HCMC should increase capacity to treat toxic wastes: experts

The volume of toxic waste discharged a day in Ho Chi Minh City is estimated to reach 300-600 tons this year but the city has been able to treat about 20 percent of this waste’s volume. Experts said that local authorities should further invest in treatment facilities to prevent worse environmental pollution.

Solid household wastes are being collected for treatment at a station in Tan Hoa Street, District 11, HCMC (Photo: SGGP)

According to the city Department of Natural Resources and Environment, poisonous waste volume will highly increase this year. This situation had been anticipated for many years ago but the city’s treatment facilities have not been upgraded appropriately.
Businesses had to pay as high as VND40 million (US$1,874) for the collection and treatment of a ton of harmful waste sometimes in 2012-2013. The price for an industrial and household waste ton is VND2.5-12 million.
This is because a severe shortage of units who collect and treat wastes. At that time, the city sped up calling social investment in this field but the number of investors has been very limited so far.
Recently, HCMC has approved a policy to build two toxic waste treatment plants but they have not come into operation so far.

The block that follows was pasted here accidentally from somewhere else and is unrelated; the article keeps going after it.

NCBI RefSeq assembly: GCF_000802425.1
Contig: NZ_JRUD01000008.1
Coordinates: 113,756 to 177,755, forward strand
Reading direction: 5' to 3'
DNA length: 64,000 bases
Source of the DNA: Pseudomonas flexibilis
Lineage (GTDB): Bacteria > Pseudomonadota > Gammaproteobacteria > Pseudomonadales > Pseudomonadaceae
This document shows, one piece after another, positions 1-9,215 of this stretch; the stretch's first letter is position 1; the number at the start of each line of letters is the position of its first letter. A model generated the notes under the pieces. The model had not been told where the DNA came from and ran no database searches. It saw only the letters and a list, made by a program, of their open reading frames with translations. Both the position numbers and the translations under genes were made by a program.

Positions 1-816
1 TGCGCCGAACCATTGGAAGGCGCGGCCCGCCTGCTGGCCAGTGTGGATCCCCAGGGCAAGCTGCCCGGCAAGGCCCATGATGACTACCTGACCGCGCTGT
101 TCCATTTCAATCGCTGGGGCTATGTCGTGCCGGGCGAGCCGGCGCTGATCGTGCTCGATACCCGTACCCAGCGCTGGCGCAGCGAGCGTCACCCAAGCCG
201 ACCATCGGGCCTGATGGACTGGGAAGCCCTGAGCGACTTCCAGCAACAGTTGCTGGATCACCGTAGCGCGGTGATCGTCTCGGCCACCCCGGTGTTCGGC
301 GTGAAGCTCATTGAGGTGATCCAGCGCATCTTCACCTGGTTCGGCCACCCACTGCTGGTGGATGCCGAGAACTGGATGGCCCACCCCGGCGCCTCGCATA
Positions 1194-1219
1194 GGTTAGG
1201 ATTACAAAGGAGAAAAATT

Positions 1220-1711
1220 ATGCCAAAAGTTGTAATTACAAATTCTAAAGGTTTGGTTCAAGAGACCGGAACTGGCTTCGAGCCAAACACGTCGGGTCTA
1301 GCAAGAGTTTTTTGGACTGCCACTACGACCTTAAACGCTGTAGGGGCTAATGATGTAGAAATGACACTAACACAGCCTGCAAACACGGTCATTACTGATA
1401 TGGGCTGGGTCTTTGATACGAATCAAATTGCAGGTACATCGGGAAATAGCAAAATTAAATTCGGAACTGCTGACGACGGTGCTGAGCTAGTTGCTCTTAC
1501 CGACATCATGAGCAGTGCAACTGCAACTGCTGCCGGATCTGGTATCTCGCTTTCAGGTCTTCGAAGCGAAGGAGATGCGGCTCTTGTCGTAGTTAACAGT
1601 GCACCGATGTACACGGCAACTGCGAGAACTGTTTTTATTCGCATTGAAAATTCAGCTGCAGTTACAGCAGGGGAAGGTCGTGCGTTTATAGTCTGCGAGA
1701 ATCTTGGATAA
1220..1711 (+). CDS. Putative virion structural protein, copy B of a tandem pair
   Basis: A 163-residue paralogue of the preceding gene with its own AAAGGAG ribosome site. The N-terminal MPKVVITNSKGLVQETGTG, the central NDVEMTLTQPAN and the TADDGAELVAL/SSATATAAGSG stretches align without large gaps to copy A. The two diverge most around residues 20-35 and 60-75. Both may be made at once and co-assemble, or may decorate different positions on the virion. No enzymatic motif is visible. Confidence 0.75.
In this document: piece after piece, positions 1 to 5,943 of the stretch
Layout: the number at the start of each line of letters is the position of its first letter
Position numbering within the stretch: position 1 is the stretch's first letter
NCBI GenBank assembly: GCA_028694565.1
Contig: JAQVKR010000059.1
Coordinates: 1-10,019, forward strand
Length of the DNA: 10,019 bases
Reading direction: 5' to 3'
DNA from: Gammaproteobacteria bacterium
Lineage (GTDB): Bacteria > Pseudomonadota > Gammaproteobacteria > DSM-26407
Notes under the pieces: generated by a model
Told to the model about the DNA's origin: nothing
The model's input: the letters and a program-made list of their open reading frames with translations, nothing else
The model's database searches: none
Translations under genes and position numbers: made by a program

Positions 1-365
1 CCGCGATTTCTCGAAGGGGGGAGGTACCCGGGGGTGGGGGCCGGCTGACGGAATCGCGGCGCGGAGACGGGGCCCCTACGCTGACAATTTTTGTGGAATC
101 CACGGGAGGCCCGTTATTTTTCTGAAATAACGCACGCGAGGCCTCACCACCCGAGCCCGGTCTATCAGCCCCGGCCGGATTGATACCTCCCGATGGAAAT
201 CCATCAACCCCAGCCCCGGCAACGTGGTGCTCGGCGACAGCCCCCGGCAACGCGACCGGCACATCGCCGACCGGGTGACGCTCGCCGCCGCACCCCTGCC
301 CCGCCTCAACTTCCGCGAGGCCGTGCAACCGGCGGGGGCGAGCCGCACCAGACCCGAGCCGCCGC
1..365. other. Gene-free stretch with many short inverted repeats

Many waste collection and treatment establishments said that the city has no safe landfill site for toxic waste. A large volume of this waste type can not be burned, it must be buried. Besides ash from the burned waste has no way to move out and has still stayed at production units.
If this situation prolongs, the wastes will be dumped into the environment.
The city has about 30 toxic waste treatment establishments. Each of them can handle only few tons a day, except a plant under HCMC Urban Environment Company Limited which can treat 21 tons a day.
The company’s director said that the facility capacity will be increased to 40 tons a day. But it will be able to treat a part of the total volume of harmful waste discharged in the city a day. 
In addition, if the city does not build a landfill site, it will be difficult for the company to ensure a safe post-treatment phase, he added.
Only about 20 percent of toxic wastes in HCMC have been collected and treated. Environment experts said that limited treatment capacity and exorbitant fees have forced many businesses to seek other ways to handle their waste. For instance, they can discharge it into the environment or mix toxic waste with industrial or household wastes to pay lower treatment fees.
In fact, a large volume of noxious waste has been dumped along streets in Districts 7, 8, 12, Binh Chanh and Binh Tan.
Therefore, If the city does not invest appropriately in treatment facilities, the city’s environment will not be improved as per it target for 2015, experts warned.

By Minh Xuan – Translated by Hai Mien

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